Over a fifth of all Montrealers speak at least three languages.
Let's embrace our "bonjour" because it is the only metropolitan in North America where you will get it.
It affects how we interact with the world.
Can you speak two or more languages? If so, you'll be pleased to know your brain is reaping some serious benefits. In a recent
A study from the University of Edinburgh suggests that being bilingual may help slow our rate of cognitive decline. The research
The National Capital Region will soon welcome a new CFL football club. At the time, Franco-Ontarian football fans (and those in nearby Gatineau, QC) expected a club in financial trouble would make efforts to reach as many supporters as possible, including 250,000 Francophones in the region. Fat chance. The Renegades even failed to include French on their official website.
To be prime minister of Canada you have to know French. To be governor general of Canada you have to know French. To be chief justice of the Supreme Court you have to know French. This is an awful lot of power to concentrate in just 17 per cent of the population. There is a Marie Antoinette-like bit of victim-blaming ("Let them learn French!") popular with segments of the Canadian elite who simply can't fathom why more peasants can't find the time to study an exotic dying language utterly irrelevant to their daily lives.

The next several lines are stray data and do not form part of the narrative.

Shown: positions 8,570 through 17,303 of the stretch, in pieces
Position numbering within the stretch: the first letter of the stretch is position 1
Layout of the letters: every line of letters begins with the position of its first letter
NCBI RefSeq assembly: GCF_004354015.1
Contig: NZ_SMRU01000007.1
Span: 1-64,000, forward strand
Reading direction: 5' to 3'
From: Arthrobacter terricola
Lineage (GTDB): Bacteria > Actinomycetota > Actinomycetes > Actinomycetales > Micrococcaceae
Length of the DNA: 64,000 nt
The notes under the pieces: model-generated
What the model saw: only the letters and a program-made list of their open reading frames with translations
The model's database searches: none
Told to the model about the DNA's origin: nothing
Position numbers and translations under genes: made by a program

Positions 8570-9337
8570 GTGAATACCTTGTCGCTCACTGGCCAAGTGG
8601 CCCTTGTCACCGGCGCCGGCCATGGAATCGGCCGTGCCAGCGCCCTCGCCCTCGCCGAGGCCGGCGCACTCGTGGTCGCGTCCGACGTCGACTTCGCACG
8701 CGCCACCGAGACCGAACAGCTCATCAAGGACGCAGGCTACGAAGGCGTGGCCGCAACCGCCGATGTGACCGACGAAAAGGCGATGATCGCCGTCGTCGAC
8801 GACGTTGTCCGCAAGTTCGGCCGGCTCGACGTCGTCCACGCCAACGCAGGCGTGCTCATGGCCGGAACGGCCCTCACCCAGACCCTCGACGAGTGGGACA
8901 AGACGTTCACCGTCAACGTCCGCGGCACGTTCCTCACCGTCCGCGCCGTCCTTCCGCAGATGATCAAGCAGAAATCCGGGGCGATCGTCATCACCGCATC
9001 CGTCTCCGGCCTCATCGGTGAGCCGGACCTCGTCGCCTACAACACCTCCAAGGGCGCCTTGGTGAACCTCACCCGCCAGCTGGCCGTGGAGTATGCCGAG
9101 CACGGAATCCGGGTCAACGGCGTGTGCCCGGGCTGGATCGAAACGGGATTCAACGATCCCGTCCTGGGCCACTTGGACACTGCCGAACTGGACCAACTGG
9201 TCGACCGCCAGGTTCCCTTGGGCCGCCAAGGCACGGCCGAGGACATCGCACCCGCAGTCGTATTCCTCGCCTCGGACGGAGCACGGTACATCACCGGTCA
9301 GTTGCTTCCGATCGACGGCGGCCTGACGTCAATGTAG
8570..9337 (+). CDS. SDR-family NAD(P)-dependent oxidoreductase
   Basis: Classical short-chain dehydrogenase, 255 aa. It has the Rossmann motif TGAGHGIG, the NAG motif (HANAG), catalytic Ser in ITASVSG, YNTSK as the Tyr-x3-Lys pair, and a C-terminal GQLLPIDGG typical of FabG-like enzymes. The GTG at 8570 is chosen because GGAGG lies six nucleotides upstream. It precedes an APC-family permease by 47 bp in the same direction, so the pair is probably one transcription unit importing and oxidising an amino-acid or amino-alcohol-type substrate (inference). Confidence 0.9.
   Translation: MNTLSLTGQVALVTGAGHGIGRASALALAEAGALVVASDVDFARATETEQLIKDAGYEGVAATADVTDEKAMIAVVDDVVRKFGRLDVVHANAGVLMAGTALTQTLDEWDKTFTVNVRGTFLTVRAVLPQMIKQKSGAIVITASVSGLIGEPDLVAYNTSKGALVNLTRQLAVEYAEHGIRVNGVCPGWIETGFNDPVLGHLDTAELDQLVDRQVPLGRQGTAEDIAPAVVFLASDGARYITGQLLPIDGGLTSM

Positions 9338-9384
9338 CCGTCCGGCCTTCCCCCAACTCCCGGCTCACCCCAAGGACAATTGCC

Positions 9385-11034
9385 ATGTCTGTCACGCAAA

The proportion of Canadians able to conduct a conversation in both English and French declined for the first time between
In free societies, people must be free to speak any language they wish. Quebec will not make French stronger by trying to weaken English. All people should be proud of their language and speak it well, and all people should recognize that it is an advantage and an enviable condition to speak more than one language. As Paul-Émile Cardinal Léger put it, "It will not be by laws, regulations, fines, and harassments, that a language is promoted. It is by speaking your language in a way that to hear it, others will wish to speak it also."
OTTAWA - Canada's languages watchdog is raising the alarm about "a language chill" in the way government budget cuts affect